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This year, The Lawyer’s annual ranking of the largest UK law firms by turnover is available as an interactive, digital benchmarking tool. For the first time this will allow you to manipulate each data set against the metrics of your choice.
Three British universities have been placed in the top ten institutions at which to study law, according to the QS World University Rankings.
The rankings put the University of Cambridge and the University of Oxford at number two and three respectively, with Harvard University ranked as world number one. The London School of Economics and Political Science (LSE) is placed at number seven.
The three institutions were given scores out of one hundred. Cambridge scored 96 points, Oxford 94 and LSE 86.2; Harvard scored 96.7. The scores were calculated from six factors including academic reputation and faculty student ratio.
Academic reputation, analysed by way of QS’s global survey of academics, comprises 40 per cent of an institution’s score. Employer reputation, which surveys employers to ask their opinion of graduates, makes up ten per cent.
Faculty student ratio, which counts for 20 per cent of the overall score, and academic citations per faculty, which makes up another 20 per cent and is included as a way of ranking the research quality of a faculty, are another two factors. The remaining ten per cent of scoring is split, with the proportion of international students and the international proportion of a faculty both counting for five per cent each.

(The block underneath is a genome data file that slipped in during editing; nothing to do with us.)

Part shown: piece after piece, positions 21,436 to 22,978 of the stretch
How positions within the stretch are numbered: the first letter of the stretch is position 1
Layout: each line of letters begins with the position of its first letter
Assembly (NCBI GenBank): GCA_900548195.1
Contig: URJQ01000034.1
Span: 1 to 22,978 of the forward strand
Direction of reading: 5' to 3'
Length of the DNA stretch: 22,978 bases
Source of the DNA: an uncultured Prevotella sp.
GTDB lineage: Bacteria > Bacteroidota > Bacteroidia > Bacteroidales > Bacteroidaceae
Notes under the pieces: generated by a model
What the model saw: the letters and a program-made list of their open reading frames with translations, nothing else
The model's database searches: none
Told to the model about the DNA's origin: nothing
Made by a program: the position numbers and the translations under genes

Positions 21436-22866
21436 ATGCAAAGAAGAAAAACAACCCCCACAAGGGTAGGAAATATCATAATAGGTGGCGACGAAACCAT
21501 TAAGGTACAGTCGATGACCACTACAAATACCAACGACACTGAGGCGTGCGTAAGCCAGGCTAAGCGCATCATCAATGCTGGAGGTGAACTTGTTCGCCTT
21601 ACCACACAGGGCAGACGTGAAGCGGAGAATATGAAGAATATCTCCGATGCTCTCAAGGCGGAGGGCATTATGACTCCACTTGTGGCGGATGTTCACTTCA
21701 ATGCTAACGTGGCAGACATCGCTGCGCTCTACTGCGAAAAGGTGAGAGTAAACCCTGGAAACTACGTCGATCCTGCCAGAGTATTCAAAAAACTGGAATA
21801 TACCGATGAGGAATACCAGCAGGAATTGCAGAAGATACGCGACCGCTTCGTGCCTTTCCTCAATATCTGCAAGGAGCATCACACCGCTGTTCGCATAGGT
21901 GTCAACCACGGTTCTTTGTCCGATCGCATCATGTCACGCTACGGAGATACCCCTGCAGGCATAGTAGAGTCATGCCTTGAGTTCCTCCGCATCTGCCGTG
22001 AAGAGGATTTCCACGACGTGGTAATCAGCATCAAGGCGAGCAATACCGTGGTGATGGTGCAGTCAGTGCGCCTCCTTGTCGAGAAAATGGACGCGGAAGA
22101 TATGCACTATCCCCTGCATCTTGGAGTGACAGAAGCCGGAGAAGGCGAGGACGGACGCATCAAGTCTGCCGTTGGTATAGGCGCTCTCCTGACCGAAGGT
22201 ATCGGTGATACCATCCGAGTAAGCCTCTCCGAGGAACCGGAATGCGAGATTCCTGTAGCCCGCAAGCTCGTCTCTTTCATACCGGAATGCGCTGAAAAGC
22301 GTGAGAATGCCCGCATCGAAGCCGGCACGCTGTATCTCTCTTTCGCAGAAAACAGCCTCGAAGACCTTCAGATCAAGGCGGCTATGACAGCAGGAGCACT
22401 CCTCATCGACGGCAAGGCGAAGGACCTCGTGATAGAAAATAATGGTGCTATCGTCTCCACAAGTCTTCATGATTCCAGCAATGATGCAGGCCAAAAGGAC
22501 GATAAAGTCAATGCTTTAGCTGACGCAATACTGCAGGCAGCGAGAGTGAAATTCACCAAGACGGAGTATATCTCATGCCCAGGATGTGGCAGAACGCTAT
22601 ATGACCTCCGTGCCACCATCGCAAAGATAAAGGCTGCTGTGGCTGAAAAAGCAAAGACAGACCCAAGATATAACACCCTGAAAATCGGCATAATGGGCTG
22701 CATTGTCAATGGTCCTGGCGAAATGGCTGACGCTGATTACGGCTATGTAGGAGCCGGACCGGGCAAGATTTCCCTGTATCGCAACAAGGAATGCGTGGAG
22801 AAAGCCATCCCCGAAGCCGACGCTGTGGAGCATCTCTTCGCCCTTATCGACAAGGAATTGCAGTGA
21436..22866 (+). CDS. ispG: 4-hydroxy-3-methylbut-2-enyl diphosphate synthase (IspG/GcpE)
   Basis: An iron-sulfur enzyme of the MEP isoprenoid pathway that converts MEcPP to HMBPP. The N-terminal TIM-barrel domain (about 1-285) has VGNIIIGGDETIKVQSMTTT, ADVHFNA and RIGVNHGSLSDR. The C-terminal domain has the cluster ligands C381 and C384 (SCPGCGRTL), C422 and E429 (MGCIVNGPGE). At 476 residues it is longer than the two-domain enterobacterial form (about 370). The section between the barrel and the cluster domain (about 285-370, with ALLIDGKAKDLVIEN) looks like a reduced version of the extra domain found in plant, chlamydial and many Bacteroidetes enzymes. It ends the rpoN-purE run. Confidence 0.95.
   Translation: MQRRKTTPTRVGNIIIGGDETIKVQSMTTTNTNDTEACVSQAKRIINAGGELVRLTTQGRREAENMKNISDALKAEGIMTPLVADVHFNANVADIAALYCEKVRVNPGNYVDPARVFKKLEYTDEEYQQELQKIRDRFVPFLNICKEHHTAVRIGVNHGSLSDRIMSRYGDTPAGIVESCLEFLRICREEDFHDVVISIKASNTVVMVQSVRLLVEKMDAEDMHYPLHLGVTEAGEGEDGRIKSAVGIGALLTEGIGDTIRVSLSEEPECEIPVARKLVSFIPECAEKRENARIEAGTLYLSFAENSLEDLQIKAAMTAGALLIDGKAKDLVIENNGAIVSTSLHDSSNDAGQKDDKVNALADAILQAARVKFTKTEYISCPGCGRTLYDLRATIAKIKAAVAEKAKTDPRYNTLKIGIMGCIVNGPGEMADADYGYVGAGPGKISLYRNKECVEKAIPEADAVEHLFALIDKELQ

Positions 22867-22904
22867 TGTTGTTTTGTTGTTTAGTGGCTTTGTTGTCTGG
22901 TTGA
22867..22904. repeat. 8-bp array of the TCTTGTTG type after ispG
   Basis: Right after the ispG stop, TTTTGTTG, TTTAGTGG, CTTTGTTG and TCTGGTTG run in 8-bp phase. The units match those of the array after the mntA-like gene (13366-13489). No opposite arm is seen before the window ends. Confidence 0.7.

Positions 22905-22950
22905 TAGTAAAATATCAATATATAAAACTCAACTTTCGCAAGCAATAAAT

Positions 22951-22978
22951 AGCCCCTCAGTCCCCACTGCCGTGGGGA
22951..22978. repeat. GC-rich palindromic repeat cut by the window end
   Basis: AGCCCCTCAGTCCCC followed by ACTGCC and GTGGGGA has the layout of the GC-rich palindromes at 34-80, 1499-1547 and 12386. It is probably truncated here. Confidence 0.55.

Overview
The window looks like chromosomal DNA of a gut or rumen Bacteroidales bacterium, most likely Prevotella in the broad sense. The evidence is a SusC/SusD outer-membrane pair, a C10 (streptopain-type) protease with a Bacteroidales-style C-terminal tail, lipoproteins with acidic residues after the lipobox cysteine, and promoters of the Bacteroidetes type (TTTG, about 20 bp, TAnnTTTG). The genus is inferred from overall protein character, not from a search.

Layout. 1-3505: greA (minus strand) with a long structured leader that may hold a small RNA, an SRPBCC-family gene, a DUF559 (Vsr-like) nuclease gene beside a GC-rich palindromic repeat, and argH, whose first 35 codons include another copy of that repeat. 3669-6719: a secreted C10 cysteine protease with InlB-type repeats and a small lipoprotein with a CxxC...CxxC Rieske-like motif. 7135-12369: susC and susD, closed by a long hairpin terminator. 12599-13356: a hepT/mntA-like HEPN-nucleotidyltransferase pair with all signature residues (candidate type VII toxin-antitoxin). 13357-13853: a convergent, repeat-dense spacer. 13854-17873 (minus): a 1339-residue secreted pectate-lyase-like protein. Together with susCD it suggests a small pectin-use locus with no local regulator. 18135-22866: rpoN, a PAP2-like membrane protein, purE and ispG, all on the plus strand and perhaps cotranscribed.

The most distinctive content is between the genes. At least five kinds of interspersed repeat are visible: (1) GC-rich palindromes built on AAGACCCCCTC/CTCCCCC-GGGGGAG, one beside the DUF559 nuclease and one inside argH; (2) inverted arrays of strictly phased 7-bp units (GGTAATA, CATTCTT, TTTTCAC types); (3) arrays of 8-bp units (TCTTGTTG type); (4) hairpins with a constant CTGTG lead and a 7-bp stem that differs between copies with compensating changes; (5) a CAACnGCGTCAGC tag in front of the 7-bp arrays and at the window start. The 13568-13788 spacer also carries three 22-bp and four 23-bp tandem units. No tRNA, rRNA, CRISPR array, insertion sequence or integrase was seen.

Other UK institutions to make the top 20 global law schools included University College London, which scored 83.8, and Kings College London, which was given 80.6 points.
The US had the largest number of institutions within the top 20 law schools, with seven. The US was followed by the UK and Australia, with five apiece. France, New Zealand and Hong Kong also featured in the top 20.
QS rankings for law degrees
University of Cambridge
University of Oxford
The University of Melbourne
New York University (NYU)
London School of Economics and Political Science (LSE)